Travelling Kid Interview 10

Self shot from inside a truck.

Self shot from inside a truck.

Introduce yourself:

My name is Malte Stolpe. I was born in 1995 in Germany, where I still live. I did an apprenticeship to become a media designer for print products and now I’m doing Media Studies. I’m fluent in English and German, I have three years of French lessons, I learned some Portuguese and I’m trying to learn some Norwegian at the moment. I used to travel with my parents and my brother, mostly in a caravan. Right now I want to focus on studying, photography, drawing, learning Norwegian and doing sports (at least while I’m not on the road).

Form of travelling?

I travel mostly by hitchhiking. I started with a sign, but right now I often end up just thumbing. I also prefer to walk instead of waiting.

A roadtrip in my own car/vehicle sounds tempting, but I don’t like driving by myself, so I won’t do it alone.

Why did you start travelling this way?

By accident, I guess.

I was in Tampere, Finland, with a friend. We missed the shuttle bus at the airport and decided to try hitchhiking. it worked so well that I got hooked and did several thousands of kilometres more.

Do you travel mostly solo or do you road dog with someone?

I travelled with friends, my brother, girlfriends, random people and also alone. I can say that I definetly prefer company on a trip.

Of course travelling alone has its perks. You’re free, you’re the only one who makes choices, it may be easier to get a ride, but when you’re stuck in a lame place, for example, it’s boring. With a buddy even this can be funny. Also it’s easier to discuss the best route, to share the stuff you have to carry and it’s safer.

I think in most of my cases I just convinced people to try it and follow me, and eventually they liked it.

Any places stand out in particular?

Challenges near Alta, Norway

Challenges near Alta, Norway.

If I had to name a place that I want to visit again in the near future, it would be the Lofoten islands in Norway. You have the sea, beaches, mountains, forests, lakes, fjords, small villages, traditional drying racks and the polar lights. It’s magical.

Do you think the love of adventure and freedom is addictive?

I don’t think so, I know so.

Do you travel just for the love of travel, or to get somewhere?

I learned that you’ll never know where you’ll end up, so I try not make plans of where I’m going.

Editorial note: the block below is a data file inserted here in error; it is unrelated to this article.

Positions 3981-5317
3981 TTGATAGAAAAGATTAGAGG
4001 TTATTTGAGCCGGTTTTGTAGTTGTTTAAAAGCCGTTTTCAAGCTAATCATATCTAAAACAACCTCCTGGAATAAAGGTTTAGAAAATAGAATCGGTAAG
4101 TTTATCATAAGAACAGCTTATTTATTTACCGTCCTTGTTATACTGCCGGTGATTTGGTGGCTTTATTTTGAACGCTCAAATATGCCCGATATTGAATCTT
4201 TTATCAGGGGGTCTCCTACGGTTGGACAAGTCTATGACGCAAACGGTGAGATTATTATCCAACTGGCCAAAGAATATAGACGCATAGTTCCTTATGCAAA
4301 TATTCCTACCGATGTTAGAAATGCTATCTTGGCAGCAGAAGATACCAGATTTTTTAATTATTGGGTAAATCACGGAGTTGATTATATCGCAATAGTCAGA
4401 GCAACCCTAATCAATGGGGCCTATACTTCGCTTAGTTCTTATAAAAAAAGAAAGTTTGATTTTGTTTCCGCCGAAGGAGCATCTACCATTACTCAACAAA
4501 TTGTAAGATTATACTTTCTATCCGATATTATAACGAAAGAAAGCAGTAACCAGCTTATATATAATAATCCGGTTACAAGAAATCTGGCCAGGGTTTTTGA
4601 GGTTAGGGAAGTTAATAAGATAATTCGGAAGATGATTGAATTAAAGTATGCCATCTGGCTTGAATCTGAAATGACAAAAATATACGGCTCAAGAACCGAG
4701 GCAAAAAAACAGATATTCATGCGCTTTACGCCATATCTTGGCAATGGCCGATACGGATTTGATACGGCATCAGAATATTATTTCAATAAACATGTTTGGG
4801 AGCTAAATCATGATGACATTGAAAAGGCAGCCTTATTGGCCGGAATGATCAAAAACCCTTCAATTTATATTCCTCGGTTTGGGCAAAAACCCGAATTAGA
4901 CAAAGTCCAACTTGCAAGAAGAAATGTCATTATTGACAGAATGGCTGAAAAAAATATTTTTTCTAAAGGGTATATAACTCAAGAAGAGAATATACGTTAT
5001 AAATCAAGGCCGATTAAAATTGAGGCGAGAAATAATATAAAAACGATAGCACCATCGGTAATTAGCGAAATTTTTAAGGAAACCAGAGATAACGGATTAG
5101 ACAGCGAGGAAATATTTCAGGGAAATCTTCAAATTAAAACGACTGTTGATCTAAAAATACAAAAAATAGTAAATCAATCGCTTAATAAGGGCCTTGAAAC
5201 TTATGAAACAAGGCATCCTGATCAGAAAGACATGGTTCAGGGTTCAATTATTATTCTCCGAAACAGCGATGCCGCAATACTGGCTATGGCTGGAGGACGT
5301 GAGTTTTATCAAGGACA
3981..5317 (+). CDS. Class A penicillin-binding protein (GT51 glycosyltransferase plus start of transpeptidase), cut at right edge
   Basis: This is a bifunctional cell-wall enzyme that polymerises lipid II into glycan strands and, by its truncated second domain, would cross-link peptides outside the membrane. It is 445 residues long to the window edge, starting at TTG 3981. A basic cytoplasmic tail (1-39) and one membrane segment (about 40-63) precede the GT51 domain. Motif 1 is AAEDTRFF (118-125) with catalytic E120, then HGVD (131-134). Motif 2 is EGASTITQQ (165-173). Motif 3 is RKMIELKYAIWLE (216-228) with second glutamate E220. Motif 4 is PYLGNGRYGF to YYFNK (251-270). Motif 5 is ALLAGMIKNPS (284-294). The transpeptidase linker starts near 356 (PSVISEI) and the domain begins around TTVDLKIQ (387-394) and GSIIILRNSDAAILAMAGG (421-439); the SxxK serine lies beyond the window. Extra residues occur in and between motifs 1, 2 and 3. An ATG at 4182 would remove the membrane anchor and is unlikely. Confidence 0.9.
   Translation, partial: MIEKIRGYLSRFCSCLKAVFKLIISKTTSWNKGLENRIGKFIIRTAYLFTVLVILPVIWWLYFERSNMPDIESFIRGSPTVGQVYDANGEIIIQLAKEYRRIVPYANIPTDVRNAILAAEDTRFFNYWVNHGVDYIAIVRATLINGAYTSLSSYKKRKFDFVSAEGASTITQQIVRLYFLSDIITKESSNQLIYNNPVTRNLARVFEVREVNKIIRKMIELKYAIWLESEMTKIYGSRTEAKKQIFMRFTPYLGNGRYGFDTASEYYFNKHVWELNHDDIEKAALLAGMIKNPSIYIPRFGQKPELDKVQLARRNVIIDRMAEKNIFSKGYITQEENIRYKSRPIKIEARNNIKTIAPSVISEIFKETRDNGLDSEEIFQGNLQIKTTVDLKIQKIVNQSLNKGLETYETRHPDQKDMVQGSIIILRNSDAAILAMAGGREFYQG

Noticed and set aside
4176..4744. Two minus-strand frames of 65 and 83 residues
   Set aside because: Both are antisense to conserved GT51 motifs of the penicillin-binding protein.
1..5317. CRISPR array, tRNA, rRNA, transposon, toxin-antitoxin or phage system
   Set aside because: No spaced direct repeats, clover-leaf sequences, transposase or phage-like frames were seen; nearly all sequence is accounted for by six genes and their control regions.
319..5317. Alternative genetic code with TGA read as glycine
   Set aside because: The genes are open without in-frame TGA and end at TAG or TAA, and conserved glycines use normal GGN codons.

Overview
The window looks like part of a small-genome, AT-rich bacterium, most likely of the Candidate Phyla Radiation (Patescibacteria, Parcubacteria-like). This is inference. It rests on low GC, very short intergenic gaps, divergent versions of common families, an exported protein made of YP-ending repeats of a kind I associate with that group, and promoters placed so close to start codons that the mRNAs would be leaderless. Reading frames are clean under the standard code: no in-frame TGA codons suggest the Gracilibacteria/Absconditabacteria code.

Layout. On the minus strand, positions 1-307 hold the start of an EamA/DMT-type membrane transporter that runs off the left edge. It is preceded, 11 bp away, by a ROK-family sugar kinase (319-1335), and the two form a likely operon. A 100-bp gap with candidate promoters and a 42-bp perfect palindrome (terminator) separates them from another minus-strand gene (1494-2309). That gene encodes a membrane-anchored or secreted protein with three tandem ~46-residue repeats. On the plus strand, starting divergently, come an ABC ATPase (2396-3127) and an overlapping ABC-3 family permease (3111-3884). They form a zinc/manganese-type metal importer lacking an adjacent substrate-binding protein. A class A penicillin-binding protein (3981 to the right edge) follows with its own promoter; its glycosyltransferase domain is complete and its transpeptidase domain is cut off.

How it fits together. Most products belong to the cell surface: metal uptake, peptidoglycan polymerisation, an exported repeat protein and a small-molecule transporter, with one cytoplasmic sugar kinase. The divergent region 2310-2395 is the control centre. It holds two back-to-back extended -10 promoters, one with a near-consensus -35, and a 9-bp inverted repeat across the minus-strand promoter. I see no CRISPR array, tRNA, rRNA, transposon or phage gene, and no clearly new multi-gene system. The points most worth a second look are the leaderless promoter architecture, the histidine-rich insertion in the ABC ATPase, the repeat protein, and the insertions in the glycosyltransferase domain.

Camping at Uttakleiv, Lofoten.

Camping at Uttakleiv, Lofoten.

While hitching, do you find it exhausting trying to communicate in foreign languages?

I have troubles communicating in my mother tongue after a trip! I don’t see languages as a barrier, it’s more like a chance.

When you’re hitchhiking you have to spend a lot of time (sometimes several hours) with one or more unknown people. Personally, I don’t force people to have a conversation, so either it’s calm (which I enjoy), or the people are really interested in my story so I’ll have fun as well while telling it. Then again, most of the people have incredible stories, so I often end up listening istead of talking.

Could you (or would you) travel as a lifestyle?

I don’t know yet.

When I travel, I never spend more than three days in one spot. I definetly don’t want this as a lifestyle. So far I’d like to travel around and after university live/work in different countries for some time then move on to the next place or country.

While travelling, how do you make money? What about hygiene, food, where to sleep?

I try to not spend that much money, but I never had a money problem. Most of the time I had the chance to crash at Couchsurfers’ places, or people I met via Trustroots [similar to Couchsurfing]. Since I also hosted a lot of people and know a great many people, I often have a friend to ask for accomadation or advice. In Scandinavia I used my tent and sleeping bag a lot which worked out great.

Hygiene is also quite interesting. You don’t need to shower every day to stay clean. I reckon it’s bad treatment for your skin.

Usually I used my hosts’ places for washing myself and my clothers. I also visited some saunas in Scandinavia, which were awesome.

Do you think travelling kids sometimes get a bad name?

This may be true, but whenever I spoke with people, they were overall really friendly and cared about me. A lot of people probably believe in certain stereotypes, but usually people are nice so after a while they start to like you anyways.

Do you think travel is a form of education?

It is. You learn a lot of hard skills/knowledge, like geographical, cultural, political or some words in a foreign language. But even more important is what travelling will do to your way of thinking, how your mind works or your personality.